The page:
Rich, lustrous coral is beautiful set in silver!
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Coral is a natural organic gemstone. It is actually composed of the calcium rich skeletons of microscopic sea animals that live in "colonies". Over time, they build up layer after layer to form large pieces which can be cut or carved and then polished to a high luster.
Most coral comes from warm water climates like the Mediterranean. Coral is also found in the warm waters of the Caribbean and in the South Pacific.
The most valuable coral is a deep "oxblood" red color, but it is found in many shades including pink, white, and even black.
Many years of harvesting have depleted supplies of the best material, and the price has risen accordingly. Conservation is very important, and some reefs are now off limits to collecting.
There are now processes which make it possible to permanently dye unattractive gray coral a very desirable shade of red; this coral is OK for jewelry and looks great. Unless you are buying your coral jewelry from a reputable source, you should ask if the coral you are buying is natural or dyed. Dyed coral is inexpensive.
Coral Jewelry Care Tips
Coral ranges from a 2 1/2 - 4 on the Mohs hardness scale, so it can be easily scratched. Its color can be affected by absorbing impurities, so you should not wash dishes while wearing coral jewelry.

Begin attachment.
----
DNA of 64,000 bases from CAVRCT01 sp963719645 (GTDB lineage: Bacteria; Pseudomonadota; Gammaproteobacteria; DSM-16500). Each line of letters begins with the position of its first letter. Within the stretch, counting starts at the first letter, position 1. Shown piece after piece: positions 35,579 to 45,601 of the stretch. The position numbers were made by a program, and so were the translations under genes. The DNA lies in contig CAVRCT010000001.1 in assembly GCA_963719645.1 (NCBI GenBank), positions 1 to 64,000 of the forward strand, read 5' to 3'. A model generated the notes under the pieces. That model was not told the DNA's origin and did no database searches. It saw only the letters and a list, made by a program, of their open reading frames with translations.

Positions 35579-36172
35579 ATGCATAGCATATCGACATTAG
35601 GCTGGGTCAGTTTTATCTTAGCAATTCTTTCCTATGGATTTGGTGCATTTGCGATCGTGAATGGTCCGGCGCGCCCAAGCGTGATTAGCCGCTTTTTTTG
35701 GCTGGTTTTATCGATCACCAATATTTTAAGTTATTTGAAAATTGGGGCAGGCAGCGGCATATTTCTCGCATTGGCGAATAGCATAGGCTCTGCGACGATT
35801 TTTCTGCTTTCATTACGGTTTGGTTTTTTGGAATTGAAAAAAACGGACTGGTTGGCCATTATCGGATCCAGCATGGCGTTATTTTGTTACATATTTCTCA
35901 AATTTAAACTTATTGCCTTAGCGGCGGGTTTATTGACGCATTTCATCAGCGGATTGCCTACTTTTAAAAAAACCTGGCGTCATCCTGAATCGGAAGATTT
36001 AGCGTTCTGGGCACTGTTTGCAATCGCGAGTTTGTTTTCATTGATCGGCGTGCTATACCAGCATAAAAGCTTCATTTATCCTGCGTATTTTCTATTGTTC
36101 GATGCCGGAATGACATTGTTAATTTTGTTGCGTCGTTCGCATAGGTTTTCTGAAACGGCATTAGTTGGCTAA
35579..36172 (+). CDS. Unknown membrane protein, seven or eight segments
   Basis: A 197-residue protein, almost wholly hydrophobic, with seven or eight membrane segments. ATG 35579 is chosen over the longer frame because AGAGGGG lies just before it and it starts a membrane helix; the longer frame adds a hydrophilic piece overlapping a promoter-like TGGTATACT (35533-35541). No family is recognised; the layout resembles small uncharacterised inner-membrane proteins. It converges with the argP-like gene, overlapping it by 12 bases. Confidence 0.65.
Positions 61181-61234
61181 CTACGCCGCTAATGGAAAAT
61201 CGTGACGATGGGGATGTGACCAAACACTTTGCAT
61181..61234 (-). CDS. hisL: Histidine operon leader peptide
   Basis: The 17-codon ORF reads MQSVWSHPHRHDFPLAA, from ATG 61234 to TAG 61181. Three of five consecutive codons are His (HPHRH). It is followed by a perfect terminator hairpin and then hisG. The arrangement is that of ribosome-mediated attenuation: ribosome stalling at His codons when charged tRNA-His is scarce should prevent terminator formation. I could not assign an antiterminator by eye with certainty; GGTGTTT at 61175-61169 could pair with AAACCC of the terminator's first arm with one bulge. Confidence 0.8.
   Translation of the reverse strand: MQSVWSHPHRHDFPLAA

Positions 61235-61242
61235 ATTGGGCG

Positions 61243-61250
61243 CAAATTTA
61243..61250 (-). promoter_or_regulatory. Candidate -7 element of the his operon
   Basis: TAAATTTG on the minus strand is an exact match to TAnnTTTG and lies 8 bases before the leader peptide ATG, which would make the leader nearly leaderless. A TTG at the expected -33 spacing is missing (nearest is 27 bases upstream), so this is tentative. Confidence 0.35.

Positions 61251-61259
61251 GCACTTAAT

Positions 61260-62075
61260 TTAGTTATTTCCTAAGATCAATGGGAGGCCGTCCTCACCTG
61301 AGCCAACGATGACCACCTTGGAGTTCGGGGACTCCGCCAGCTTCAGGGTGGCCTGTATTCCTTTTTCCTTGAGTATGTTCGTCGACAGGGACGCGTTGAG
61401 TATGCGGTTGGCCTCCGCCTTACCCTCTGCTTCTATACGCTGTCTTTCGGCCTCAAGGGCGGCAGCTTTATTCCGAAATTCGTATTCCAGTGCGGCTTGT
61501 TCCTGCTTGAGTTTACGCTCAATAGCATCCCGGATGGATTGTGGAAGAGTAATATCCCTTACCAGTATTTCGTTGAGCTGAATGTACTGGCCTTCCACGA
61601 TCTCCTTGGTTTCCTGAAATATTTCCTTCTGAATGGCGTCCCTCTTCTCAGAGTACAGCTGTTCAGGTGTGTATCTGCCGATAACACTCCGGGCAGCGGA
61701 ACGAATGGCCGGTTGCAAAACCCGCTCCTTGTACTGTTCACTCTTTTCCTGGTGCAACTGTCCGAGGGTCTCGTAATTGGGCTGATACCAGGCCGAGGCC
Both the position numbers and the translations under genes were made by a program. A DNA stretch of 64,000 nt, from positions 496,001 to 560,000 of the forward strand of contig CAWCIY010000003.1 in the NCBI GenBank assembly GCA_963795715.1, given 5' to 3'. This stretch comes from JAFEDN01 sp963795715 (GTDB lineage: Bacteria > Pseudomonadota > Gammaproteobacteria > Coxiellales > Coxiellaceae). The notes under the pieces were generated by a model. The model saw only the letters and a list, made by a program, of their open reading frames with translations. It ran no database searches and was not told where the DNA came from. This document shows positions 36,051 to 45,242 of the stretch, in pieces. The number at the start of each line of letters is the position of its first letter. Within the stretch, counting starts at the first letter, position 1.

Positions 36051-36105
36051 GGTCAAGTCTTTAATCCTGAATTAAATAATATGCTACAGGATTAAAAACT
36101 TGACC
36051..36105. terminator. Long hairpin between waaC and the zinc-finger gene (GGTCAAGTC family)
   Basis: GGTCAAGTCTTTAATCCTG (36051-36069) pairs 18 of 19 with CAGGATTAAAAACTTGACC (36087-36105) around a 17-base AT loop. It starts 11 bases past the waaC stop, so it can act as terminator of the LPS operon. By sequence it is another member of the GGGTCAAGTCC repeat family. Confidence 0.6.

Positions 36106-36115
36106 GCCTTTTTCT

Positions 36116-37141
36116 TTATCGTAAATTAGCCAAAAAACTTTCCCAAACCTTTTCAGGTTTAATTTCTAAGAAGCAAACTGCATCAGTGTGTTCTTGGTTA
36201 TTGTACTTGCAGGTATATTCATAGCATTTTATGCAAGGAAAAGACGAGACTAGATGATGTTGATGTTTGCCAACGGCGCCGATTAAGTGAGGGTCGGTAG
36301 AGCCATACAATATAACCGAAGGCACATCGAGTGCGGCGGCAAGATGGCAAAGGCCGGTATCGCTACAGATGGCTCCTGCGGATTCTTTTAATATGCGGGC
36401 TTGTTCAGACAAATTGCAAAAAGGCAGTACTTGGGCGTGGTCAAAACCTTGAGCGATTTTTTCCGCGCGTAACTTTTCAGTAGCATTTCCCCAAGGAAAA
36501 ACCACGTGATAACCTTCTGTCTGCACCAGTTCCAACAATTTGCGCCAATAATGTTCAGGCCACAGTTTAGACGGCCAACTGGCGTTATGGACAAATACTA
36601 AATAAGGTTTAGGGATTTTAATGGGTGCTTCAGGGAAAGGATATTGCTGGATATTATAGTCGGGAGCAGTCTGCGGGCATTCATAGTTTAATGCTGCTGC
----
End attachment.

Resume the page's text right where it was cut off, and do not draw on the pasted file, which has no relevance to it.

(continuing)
Coral can actually dissolve in some household cleaning chemicals. Although the process is slow, repeated exposure to these chemicals will ruin the lustrous appearance.
Jewelry containing coral should never be dipped or soaked in solutions that remove tarnish from silver or gold. Ultrasonic or steam cleaning is not recommended ... ever!
It is best to wash it in water with a light scrubbing using an old, soft toothbrush - no soap, just water. The jewelry can then be polished using a commercially available rouge cloth. The best coral care tip is to be gentle with it ...
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